At Clubcard, we use environmentally safe polymer based toners to print your image in full colour using Cyan, Magenta, Yellow, Black and optional White toners. Toner does not permeate the stock. Instead, it forms in a thin layer on the surface.

Digital printing has the lowest environmental impact of any printing process.

Indigo Printing 


HP Indigo press crosscut diagram

Indigo Printing is a hybrid print process that is produced on a Hewlett Packard Indigo press (HP Indigo). The Indigo printing process encompasses the advantages of digital printing with near offset print quality. There are no metal plates required as a digital image of your artwork is sent to a photoconductor that transfers liquid toner ink to a heated offset blanket, which then transfers the wet ink/toner to the stock being printed. Indigo printing uses environmentally safe liquid toner to produce your image in full colour using Cyan, Magenta, Yellow, Black and optional White. Many of the stocks offered with indigo printing are 100% recycled or tree free for sustainable printing.

Letterpress Printing 

Photo of a lettterpress printing press

Letterpress printing refers to a technique of printing that creates an impression in the paper. Invented by Johannes Gutenberg in the 15th century, letterpress printing ranks as one of the most revolutionary disruptive technologies in history and became the standard form of mass printing until the introduction of offset presses in the 19th century.

Here's an excellent video from "Timeline" hosetd by Stephen Fry outlining just how important Gutenberg's press was at the time and the process of making and using a Gutenberg press much like the orignal. 

The process involves an ink fountain reservoir filled with inks that feed into a fountain roller wiped by a fountain blade that reduces and varies the ink flow. A ductor-roller transfers ink to the main ink plate where the ink is imprinted onto the stock being printed.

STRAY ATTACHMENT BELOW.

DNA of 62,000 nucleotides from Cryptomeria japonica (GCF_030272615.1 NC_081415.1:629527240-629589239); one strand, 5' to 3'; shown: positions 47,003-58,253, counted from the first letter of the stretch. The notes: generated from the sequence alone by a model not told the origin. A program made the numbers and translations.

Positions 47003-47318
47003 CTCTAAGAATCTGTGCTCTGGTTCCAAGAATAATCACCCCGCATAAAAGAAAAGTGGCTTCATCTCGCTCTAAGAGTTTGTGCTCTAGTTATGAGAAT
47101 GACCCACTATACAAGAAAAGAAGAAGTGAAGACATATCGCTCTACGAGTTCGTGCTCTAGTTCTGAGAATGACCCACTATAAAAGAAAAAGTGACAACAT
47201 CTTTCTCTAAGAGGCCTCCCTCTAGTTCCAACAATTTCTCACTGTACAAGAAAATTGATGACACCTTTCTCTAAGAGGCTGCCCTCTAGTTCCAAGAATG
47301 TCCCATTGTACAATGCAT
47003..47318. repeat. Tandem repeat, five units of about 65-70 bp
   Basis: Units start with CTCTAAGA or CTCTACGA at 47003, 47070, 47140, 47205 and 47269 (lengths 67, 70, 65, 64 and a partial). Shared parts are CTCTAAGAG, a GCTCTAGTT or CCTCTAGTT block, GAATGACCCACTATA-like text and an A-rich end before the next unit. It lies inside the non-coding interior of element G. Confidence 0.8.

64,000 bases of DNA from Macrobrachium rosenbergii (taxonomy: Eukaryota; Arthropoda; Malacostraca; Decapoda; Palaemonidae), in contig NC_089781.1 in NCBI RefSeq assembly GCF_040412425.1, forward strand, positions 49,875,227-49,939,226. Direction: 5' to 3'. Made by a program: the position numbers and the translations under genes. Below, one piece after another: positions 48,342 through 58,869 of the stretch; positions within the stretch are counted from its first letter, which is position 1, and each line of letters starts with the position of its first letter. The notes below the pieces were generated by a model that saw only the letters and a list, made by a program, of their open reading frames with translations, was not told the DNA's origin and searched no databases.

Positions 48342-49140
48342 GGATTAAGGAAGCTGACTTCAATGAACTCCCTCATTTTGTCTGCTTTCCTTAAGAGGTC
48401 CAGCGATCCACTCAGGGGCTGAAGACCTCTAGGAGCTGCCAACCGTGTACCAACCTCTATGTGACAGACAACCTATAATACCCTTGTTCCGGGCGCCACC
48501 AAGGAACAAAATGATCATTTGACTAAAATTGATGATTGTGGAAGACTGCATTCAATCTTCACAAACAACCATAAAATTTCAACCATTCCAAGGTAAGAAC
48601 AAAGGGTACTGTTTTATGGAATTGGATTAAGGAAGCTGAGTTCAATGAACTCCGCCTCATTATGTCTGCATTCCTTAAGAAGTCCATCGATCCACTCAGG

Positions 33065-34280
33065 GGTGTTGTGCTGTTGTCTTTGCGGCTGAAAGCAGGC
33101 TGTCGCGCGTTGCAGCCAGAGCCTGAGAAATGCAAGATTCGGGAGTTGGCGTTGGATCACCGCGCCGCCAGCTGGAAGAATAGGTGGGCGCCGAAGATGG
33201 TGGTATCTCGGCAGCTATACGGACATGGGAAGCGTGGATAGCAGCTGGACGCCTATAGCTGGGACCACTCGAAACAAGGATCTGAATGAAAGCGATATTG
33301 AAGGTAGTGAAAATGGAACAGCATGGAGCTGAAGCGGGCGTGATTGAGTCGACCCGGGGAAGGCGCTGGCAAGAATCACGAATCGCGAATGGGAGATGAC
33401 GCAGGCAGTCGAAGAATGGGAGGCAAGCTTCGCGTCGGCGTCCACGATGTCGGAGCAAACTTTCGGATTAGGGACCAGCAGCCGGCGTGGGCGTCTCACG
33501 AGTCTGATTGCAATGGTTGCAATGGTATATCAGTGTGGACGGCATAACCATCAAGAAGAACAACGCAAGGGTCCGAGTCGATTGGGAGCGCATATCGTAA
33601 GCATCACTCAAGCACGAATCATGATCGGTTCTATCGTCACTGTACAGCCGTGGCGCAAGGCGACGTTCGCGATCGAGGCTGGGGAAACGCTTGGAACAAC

Letterpress inks are thick and paste-like, similar to those used in offset printing. While most of us associate letterpress printing with a deep impression left in the stock where ink is applied, the true test of the skill of a letterpress operator is to print ink with no impression shown on the stock.

At Clubcard, we are proud to be part of the revival of this beautiful art form, continuing this age old printing tradition with a modern twist.


Flexography Printing

Flexographic press photo by Nicolejonesti - Own work, CC BY-SA 4.0


Flexographic sticker printing aka flexo or flexography printing, is a modern process derived from the letterpress printing method using a mirrored 3D image of your artwork created on a polymer rubber plate. This three dimensional aspect allows the image areas that will be printed to be raised above the non-image areas on the plate. The ink is transferred through a series of rollers in order of the the fountain roller, anilox roller, ductor blade, plate cylinder and impression cylinder to imprint the image on the stock.


Flexographic press roller diagram; IMAGE By ECTran71 - Own work, CC BY-SA 4.0,


Before sticker printing begins, the sticker stock is wound onto a roll that is mounted to the press, fed under tension through the press and sandwiched between the plate cylinder and the impression cylinder where the final image is printed onto the stock. (If you have ever loaded film into a projector, it is a similar idea).


In the final step, the printed stock passes through a dryer so the inks are cured prior to any extra steps like foil stamping, cutting to shape or laminating. The roll is then rewound and taken off the press on rolls or cut into single stickers.


Latex Ink Vinyl Sticker Printing

We produce weather-resistant vinyl stickers on a large format piezo ink jet printer that uses CMYK full colour latex inks. Latex inks are safe for the environment, the health of our employees and our clients.


Latex ink printing emits no volatile organic compounds and the resulting prints are waterproof, making the process ideal for vinyl sticker and banner printing that can be used outdoors without the need for lamination.


These vinyl stickers are then cut to standard or custom shapes that are supplied on sheets or indivodually cut.

Here's A Video Showinh How Latex Ink Vinyl Stickers Are Printed 


Large Format Printing 

Just like the name says, the large format printing method is suited to large size prints and is ideal for photographic reproduction on a variety of stocks. Large format printing is commonly referred to as wide format printing or giclee printing.


At Clubcard we produce large format prints using an 8 color process printer with specialized jets that spray ink onto the stock to create vibrant photorealistic images on photo and poster papers.


Fine Art Printing

Fine Art Printing is ideal for limited edition art prints, canvas printing and archival quality prints for gallery exhibits and portfolio pieces. Your work is printed using a special 8 color ink press to achieve a a wide color gamut range of vivid and vibrant colors. Clubcard offers a variety of archival art paper stocks and artist canvas to choose from.